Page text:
11th January 1966 began as a cold overcast day in Jaipur. For me, it was going to be like any other cold day of January in those days. Soon, a pitter patter rain started hitting the window panes, and the cold conditions consolidated. Mild surface winds added to the chill.
I was in my first year in Rajasthan College, Jaipur. And gearing up for exams around the corner.
Just then, the news filtered in via a phone call that Indian Prime Minister Shastri had died in the wee hours of the night at Tashkent. Shastri was in Tashkent to attend a summit with Pakistan to settle the issues arising out of Indo-Pak conflict of September 1965 under the aegis of USSR Premier Kosygin.
Those days, landline telephones and word of mouth were the only means of spreading the news far and wide. Once the news spread, largely via telephonic talks, our home (B-87 Ganesh Marg, Bapu Nagar, Jaipur) started filling up to discuss the aftermath. Mostly friends of Bhai Sahib (eldest brother P C Mathur) from the Rajasthan University started trickling in.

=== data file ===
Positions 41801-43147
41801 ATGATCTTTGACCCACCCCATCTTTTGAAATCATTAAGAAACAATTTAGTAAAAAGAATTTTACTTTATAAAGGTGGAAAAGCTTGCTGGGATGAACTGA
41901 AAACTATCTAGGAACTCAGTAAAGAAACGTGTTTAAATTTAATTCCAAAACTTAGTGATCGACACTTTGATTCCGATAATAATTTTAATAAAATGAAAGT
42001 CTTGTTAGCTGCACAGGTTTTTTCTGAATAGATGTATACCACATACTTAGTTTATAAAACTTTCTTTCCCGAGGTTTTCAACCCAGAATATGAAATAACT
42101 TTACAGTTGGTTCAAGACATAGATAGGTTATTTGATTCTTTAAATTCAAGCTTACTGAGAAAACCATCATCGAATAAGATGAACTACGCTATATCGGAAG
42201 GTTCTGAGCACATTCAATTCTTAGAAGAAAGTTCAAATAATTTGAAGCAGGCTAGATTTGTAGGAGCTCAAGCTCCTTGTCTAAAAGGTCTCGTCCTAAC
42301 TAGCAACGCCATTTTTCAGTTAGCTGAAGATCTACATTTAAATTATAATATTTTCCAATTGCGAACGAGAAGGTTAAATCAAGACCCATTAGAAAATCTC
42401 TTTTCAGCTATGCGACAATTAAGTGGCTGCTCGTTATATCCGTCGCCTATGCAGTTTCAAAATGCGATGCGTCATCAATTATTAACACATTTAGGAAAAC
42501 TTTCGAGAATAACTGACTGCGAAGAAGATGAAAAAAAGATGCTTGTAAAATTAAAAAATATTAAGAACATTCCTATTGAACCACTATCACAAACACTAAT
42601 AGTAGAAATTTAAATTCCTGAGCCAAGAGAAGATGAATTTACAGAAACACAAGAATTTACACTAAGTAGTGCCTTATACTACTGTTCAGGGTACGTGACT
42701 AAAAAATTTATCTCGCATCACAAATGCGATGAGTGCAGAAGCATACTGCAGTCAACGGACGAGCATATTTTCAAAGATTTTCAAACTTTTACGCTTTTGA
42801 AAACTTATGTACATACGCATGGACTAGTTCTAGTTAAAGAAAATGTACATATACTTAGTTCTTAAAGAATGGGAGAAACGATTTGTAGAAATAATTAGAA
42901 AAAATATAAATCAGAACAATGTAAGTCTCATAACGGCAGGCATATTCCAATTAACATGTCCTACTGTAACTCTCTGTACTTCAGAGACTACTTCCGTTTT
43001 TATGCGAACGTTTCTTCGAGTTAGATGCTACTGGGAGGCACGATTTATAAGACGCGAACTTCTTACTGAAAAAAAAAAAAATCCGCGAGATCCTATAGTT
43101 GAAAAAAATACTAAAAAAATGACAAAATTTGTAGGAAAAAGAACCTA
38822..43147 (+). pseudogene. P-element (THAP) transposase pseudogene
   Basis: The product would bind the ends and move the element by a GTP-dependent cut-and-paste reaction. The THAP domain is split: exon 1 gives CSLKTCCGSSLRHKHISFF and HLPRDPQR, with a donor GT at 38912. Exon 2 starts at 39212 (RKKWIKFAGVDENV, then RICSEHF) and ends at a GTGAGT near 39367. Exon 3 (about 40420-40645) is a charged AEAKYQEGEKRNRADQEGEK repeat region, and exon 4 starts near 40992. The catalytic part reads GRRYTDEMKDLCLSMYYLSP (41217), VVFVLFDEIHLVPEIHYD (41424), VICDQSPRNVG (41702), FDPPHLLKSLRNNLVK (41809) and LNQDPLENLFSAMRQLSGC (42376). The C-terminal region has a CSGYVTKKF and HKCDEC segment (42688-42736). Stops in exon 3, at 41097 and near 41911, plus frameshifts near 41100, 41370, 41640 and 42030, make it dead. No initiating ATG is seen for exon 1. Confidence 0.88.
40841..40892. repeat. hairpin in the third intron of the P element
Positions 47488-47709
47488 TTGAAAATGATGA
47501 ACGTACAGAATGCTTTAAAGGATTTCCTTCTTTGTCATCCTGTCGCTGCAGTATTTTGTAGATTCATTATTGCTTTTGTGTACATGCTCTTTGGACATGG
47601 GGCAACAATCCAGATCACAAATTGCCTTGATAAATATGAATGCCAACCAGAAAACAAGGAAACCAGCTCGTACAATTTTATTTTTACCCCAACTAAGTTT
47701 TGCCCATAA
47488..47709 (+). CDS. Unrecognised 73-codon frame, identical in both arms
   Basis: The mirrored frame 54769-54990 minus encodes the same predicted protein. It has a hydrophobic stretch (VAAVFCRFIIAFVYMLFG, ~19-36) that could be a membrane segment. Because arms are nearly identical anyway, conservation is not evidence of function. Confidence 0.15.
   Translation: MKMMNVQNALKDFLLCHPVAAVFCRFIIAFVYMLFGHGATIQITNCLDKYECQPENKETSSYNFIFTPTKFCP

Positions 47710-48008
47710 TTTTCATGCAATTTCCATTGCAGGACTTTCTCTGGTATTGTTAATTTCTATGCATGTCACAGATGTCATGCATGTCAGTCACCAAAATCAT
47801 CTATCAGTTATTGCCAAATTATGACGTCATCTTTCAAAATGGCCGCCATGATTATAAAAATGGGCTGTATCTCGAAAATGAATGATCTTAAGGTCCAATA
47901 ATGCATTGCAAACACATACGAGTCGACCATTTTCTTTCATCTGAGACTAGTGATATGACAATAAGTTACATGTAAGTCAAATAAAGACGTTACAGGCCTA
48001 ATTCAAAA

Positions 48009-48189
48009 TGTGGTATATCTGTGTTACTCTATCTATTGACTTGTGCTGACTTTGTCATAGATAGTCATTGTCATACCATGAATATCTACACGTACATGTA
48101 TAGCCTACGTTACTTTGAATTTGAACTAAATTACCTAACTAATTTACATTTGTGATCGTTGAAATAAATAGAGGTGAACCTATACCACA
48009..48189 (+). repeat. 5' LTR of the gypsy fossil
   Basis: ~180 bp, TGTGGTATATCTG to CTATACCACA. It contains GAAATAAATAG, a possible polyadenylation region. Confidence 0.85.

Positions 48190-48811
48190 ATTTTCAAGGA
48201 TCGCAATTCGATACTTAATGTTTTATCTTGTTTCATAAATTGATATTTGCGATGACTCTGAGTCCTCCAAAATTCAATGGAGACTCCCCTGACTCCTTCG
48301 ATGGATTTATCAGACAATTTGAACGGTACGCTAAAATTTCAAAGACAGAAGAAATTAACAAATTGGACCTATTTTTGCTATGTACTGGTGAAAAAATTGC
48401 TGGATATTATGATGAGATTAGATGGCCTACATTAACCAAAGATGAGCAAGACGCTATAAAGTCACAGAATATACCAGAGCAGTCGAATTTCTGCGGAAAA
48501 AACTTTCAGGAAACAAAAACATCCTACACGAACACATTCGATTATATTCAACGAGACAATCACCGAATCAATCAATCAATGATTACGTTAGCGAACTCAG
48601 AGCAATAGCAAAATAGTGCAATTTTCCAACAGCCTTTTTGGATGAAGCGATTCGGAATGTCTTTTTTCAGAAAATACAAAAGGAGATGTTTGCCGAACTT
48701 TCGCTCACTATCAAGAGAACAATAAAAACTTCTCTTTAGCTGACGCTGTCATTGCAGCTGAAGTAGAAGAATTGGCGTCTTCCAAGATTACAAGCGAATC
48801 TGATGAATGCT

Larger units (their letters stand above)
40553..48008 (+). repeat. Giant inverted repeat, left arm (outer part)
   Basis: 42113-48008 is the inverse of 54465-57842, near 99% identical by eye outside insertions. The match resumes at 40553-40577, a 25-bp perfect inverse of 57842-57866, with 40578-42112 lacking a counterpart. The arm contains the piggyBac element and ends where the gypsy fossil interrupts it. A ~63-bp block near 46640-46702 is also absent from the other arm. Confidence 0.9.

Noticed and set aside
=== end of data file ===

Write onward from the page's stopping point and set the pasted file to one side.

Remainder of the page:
Veeru dada [Virendra Narain ji] was the first one. Gesticulating and agitated as usual. Then came Subodh Sahib [Subodh Bhushan Gupta, who also ran a printing press], shaking his head.
Ramesh Arora, a batch mate of Bhai Sahib at Masters, strode straight into the drawing room and immediately joined the discussion. Soon after, Kaushik Sahib, a researcher at South Asia Centre slipped in quietly. He was always a good listener. And Chandramauli in his tennis gear and a couple of racquets in hand. And several others.